Georgia - Carolina; is revenge a factor?

The so-called revenge factor is not present this year according to Georgia players. Many of this year's players are saying that the media is over-blowing the revenge factor in this week's game with South Carolina.

Josh Mallard said, "I think the "revenge" factor is more for the media. We want to go out and play well this year and we want to prove to ourselves that we can beat them."

Last season, Quincy Carter had the worst performance by a Georgia quarterback since Todd Williams had five interceptions against Clemson in 1984, and South Carolina won in an upset. So it is reasonable for the media to assume that a revenge factor is present.

This season, David Greene is cautiously confident that Georgia's offense will perform against the Cocks. "I feel like our protection will hold up and I have confidence in them and hopefully we will be able to pick everybody up. This year I think our protections are good and I think they will hold up."

But the reason that the upset last season seemed so bad was the confidence and the pre-season ranking of the Dawgs coming into the game with the Cocks. Georgia was a preseason pick to win the SEC last season and South Carolina was picked to be a big loser for the third straight season. Neither happened.

Instead, the Cocks surged and the Dawgs struggled to 8-4 seasons, both winning their bowl games to end the year.

But this season it is Carolina and their fans that have the expectations. Seasons tickets are sold out, the Cocks are getting even more coverage in the already too "Gamecock-saturated" Palmetto media, and the expectations from Columbia have the Cocks beating their two biggest rivals, both Clemson and Georgia, something that has not happened in the same season in more than 5 years. It has happened fewer than 10 times in Carolina football history.

Georgia's expectations coming into the season are cloudy. Not much is expected of the Dawgs from the media, even though they have quietly found their way back into the Top 25, a place that they have spent in all but one week since 1997.

But in terms of revenge, there are several reasons to believe that there should or should not be a revenge factor this Saturday night.


1. South Carolina embarrassed Georgia in Columbia last season. The 11 point win may not seem like a lot, but the realization that the SEC was lost in the first SEC game for the Dawgs is reason enough for revenge.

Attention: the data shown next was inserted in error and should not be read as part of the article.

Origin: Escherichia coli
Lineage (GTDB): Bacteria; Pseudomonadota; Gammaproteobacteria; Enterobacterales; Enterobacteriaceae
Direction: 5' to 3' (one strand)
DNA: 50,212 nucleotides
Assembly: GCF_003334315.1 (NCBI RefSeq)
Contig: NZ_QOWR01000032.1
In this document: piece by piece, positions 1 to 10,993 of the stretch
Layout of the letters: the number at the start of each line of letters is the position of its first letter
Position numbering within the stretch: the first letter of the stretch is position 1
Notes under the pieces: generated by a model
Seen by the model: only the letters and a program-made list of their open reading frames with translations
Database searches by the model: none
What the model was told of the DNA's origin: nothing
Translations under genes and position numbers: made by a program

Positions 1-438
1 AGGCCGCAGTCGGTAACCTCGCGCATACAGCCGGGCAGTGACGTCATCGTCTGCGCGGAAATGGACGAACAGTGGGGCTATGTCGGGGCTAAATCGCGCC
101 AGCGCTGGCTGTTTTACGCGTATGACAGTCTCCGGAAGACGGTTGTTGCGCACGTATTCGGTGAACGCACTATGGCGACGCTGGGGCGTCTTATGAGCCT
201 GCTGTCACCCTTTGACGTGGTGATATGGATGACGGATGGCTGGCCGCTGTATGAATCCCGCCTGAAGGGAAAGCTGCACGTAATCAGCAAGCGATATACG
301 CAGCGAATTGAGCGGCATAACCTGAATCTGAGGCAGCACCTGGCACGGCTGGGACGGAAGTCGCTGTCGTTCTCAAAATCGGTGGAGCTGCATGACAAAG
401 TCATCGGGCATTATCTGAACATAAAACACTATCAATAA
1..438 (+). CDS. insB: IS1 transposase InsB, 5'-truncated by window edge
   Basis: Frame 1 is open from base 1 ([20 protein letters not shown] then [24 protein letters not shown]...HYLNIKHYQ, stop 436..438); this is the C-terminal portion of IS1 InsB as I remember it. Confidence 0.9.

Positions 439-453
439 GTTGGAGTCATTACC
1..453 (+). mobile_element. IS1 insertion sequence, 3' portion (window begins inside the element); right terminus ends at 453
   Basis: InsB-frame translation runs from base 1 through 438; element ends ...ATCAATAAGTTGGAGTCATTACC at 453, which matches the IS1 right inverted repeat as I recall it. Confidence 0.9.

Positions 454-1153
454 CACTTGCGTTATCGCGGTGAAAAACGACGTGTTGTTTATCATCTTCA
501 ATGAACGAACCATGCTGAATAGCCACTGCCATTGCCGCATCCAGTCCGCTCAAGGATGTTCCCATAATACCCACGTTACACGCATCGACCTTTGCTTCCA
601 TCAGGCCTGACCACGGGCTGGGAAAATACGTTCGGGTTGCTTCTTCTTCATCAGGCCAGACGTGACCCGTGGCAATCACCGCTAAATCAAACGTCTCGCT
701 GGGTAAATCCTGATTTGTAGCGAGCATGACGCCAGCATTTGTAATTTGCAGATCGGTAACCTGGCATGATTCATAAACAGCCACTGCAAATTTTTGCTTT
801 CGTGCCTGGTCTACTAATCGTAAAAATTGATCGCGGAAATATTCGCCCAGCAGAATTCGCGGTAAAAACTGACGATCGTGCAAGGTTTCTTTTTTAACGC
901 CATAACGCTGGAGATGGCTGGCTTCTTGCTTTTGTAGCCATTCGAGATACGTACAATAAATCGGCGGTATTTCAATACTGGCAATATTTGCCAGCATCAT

2. A cold rivalry is starting to begin. Revenge comes about as a result of rivalries so often in college football.

Reason for this not to be revenge:

1. This is a new coaching staff. It has never lost to South Carolina, in fact, it is yet to lose a game. That will change, but what payback does Mark Richt and Company owe South Carolina?

2. Much of the key players, particularly Quincy Carter, have changed. If Carter were back this season, all that would be written about would revolve around his poor play in the 2000 South Carolina game.

3. Revenge is not the best way to go out and execute a game plan. Revenge if for fans, players out not get involved in the mouthy "revenge" talk. Instead, players should focus on "executing" as David Greene puts it.

So there you have it. There are some arguments both ways as to why this game should or should not be driven by revenge. For the media, it is easy to drum up a story about revenge. I did it just now. But for the players the best way to win this game Saturday is to ignore the press's attempts to create storylines that don't exist and play.

Jon Stinchcomb appropriately says, "We have a new staff and a new team. It is two different teams that are playing this year as opposed to last year. Our focus is to get a victory for this team. I'm sure the revenge factor is on the minds of some but I think it is overblown."

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